According to a recent Eurocontrol study, this method of operation has saved 800 tonnes of fuel annually and reduced emissions. The method has saved time and over 7.5 million Euros as well.
The CDM system improves the predictability of departures, which improves both safety and efficiency. For example, planes will now spend less time in queues for refuelling and de-icing. There is also less taxiing required before planes can take off.
With CDM, airlines have saved significantly in fuel costs and costs caused by delays. This has also reduced emissions. The method saves 800 tonnes of fuel and over 7.5 million Euros annually at Helsinki Airport, as estimated by the recent Eurocontrol study. Delays have been reduced by 86,000 minutes and taxiing times by 60,000 minutes. Emissions of carbon dioxide and sulphur dioxide have been reduced by 2,600 tonnes and 0.7 tonnes respectively.
This means smoother, faster and cheaper departures. Helsinki Airport was among the first to adopt the system in 2012. For example, de-icing is a seamless part of the airport's CDM routine, as Finland has long winters and the airport is experienced in handling them.
"The biggest impact of CDM is that it removes ambiguity and gives all operators the same understanding of the situation", says Heini Noronen-Juhola, Helsinki Airport's deputy director.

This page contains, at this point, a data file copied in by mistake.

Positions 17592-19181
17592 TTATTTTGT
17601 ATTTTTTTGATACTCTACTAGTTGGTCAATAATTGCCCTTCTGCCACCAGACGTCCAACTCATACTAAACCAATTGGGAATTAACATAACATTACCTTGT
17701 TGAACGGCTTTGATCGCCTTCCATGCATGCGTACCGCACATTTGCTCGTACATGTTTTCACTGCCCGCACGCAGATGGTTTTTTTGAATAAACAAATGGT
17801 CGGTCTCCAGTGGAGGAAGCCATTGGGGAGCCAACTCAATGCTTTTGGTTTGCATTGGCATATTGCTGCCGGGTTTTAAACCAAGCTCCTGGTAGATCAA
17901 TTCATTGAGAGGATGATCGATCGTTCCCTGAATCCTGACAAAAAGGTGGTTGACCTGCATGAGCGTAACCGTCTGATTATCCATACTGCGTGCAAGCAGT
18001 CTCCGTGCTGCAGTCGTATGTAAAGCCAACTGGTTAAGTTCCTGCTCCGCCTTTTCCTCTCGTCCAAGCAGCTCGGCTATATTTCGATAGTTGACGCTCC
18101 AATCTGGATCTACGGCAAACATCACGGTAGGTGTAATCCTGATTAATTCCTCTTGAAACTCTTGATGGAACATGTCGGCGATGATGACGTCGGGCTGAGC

"A real-time overview of the situation at the airport allows the on-site employees to control the airport's traffic more effectively and helps them react quickly to anomalies. The system is well-liked among the airlines, as it reduces delays and saves fuel."
A shared picture of the situation benefits all
Runways, forwarding services and de-icing stations can be utilised more effectively when the status and movement of each departing plane is updated constantly.
The Apron Control unit of Finavia in charge of the airport level at Helsinki Airport continuously update the system as they co-ordinate the parking, transfers and refuelling of the planes. Every airline operating at the airport is required to use CDM. In practice, the ground service units of the companies, i.e. the forwarding services, update the information, for example if refuelling is delayed. However, the overall picture concerns all operators.
The Eurocontrol study covered 17 European airports that use the CDM method. The purpose of the study was to discover the experiences of these airports and collect lessons for use by other airports. CDM is a European system, and efforts are underway to extend its use to other continents.
"The goal is to get as many airports as possible to join the network, as the receiving airport will benefit from the information sent by the departure airport that uses CDM", says Noronen-Juhola.
"With the actual departure schedule of the flight transmitted to the receiving airport in real time, the destination's air traffic control can plan the landing order of incoming flights more precisely, and airlines can better schedule their ground service tasks before the plane heads off to its next destination."
While CDM is focused on departing flights, its future plans include a system for more efficient control of arrivals. An arrivals database, the Airport Operational Database (AODB), is being developed to combine information with that produced by the CDM system, enabling an even more comprehensive situational overview.